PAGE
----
A factual witness attends to give evidence and can be questioned by any of the IPs or their representatives. A factual witness does not have a right to see all the other documents relevant to the inquest, cannot question other witnesses and does not have a right to legal representation. 

An IP has the right to full disclosure of all the documents relating to the inquest and also has the right to legal representation. An IP (or their legal representative) may ask questions of any of the witnesses giving evidence at the inquest.

Consequently, if a GP at the practice is requested to attend an inquest it is helpful to know from the outset on which basis they have been asked to attend. 

What happens during the inquest?

During an inquest itself, the coroner will question the witnesses followed by questions from any IPs, including the family of the patient or their legal representative. The coroner may either ask the GP to read their statement in court or may take them through it, asking relevant questions.

As mentioned, an inquest is inquisitorial rather than adversarial. However, many healthcare professionals understandably find it stressful being questioned in these circumstances.

When giving evidence GPs will need to be familiar with their written statement and the medical records and have these to hand. If attending to give evidence in person, they should attend the court in good time.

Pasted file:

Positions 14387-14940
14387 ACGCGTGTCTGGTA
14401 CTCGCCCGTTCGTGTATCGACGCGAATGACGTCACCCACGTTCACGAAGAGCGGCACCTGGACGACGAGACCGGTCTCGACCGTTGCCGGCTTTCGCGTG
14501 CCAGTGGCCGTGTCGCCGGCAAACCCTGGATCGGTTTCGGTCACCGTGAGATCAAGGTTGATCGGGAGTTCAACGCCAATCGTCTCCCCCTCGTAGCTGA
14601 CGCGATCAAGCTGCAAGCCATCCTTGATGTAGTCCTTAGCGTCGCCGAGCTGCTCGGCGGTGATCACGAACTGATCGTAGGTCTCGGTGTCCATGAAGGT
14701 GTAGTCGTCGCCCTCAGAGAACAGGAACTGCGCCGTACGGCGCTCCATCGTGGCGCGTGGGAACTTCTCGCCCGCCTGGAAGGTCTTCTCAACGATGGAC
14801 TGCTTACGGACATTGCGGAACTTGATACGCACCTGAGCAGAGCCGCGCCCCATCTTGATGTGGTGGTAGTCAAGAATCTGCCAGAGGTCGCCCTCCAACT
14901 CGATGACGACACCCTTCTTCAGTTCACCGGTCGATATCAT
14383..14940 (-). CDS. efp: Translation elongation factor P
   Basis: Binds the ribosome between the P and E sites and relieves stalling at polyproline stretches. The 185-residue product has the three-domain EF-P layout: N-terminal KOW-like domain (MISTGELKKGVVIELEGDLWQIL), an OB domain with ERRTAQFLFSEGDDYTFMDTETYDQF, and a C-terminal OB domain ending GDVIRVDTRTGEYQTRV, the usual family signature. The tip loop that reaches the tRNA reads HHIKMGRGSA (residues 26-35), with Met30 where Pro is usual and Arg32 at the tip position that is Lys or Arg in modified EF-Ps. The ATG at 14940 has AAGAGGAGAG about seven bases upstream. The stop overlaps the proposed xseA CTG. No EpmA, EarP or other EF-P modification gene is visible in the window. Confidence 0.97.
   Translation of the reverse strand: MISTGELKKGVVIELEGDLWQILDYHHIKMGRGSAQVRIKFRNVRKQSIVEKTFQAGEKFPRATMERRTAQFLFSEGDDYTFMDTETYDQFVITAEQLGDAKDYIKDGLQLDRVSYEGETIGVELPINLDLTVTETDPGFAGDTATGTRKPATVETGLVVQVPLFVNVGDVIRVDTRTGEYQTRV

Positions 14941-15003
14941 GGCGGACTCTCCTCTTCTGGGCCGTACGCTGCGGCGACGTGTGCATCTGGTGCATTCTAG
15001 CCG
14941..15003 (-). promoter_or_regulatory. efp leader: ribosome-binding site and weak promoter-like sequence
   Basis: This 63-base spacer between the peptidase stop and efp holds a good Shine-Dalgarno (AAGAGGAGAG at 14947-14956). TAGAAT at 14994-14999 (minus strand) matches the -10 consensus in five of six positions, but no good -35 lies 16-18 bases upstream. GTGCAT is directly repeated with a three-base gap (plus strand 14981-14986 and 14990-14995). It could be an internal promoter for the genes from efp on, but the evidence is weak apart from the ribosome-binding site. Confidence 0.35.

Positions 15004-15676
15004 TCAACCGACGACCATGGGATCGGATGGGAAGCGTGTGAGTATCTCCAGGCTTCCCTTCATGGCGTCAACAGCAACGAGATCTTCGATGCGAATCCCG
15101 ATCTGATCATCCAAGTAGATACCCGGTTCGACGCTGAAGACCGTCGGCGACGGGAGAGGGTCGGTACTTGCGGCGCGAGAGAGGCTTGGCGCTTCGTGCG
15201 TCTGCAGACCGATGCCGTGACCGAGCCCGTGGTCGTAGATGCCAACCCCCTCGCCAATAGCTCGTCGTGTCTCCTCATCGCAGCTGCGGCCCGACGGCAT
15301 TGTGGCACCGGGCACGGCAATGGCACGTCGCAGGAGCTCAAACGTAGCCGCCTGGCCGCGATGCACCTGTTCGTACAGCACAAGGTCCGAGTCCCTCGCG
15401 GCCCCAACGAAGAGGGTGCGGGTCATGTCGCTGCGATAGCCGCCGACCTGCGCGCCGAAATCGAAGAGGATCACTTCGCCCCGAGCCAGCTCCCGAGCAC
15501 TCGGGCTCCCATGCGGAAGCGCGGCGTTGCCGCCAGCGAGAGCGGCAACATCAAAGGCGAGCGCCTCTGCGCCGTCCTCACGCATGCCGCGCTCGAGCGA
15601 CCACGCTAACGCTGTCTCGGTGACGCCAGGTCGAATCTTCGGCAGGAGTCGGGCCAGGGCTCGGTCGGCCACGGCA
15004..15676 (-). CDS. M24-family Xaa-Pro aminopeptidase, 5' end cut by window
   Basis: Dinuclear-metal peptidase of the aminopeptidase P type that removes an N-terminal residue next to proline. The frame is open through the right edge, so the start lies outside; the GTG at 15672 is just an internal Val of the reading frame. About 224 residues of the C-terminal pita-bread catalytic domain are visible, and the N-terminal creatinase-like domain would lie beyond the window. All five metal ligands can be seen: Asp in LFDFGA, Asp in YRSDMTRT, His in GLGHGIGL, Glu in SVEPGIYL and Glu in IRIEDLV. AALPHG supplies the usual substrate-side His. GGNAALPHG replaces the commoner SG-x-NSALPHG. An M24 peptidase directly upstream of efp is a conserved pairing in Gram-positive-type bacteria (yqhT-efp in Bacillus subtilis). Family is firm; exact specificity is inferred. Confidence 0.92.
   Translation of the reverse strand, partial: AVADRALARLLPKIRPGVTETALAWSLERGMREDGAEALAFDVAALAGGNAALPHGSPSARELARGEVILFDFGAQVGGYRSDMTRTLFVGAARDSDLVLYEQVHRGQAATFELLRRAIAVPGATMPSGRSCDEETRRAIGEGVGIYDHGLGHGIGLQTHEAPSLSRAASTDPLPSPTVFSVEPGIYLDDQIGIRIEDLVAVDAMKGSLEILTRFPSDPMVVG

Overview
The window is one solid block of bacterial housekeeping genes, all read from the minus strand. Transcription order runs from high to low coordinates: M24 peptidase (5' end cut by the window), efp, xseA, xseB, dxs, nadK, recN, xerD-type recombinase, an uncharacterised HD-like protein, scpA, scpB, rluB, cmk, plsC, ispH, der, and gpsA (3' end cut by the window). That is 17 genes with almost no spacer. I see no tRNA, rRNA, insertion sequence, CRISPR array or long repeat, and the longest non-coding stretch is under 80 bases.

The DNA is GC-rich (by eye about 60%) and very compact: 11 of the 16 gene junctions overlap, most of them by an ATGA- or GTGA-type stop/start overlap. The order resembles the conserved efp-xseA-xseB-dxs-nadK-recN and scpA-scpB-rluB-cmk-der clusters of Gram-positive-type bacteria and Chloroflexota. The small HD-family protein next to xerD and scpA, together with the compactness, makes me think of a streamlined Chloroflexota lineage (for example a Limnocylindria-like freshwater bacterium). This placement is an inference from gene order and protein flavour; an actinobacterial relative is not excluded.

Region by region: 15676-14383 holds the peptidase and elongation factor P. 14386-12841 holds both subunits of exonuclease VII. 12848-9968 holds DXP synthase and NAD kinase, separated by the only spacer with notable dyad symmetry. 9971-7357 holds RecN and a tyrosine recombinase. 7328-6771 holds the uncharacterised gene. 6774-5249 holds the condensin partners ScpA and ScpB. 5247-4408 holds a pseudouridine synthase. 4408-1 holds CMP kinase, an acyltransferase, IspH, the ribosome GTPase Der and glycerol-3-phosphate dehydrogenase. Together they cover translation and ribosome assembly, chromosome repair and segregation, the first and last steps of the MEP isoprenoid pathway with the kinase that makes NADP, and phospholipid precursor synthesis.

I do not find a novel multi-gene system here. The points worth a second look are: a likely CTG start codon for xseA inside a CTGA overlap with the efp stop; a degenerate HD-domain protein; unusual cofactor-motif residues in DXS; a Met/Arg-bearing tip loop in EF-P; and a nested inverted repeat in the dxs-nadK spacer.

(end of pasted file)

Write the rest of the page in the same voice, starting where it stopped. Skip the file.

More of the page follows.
If providing evidence remotely, it is recommended to undertake a test run with the court in advance and have a quiet private room to give evidence from, so as to not be disturbed. Unless there is permission from the court, GPs must be alone when giving evidence. 

At the end of the inquest the coroner will reach a conclusion. This may be of a short form, for example, the death was due to natural causes, suicide or accidental death. Alternatively, the coroner may provide a more detailed narrative conclusion, which contains more information as to how the patient came about their death.

What risks should the practice be aware of?

There are potential risks to a GP involved in an inquest even if that doctor is there to represent the practice as a whole. If the coroner is concerned that the standard of care provided to the patient contributed to their death, they could add a neglect or poor care comment to the conclusion. 

Less frequently, the coroner may also produce a Regulation 28 Report (Prevention of Future Deaths) if they believe that this is necessary. If a GP is criticised during a coroner’s conclusion, they must refer themselves to the GMC (as noted above) and to NHS England under regulation 9 of the Performer’s List.

It is also important to note that failure to comply with a request to attend as a witness at a coroner’s inquest can result in the order of a fine for contempt of court and a complaint to the GMC.

Therefore, if there are any potential areas in the care that could be subject to criticism we advise that practices meet as soon as possible to undertake a robust significant event analysis and put in place any actions or changes to practice in order to reduce the risk of future occurrences.  

There is support available. If a GP is requested to provide a statement to the coroner, it is advisable to contact Medical Protection as soon as possible so we can provide an objective review of their statement and consider any possible risks and their mitigation at an early stage, which reduces the risk of criticism by the coroner at the inquest itself. 

Dr Heidi Mounsey is medicolegal consultant at the Medical Protection Society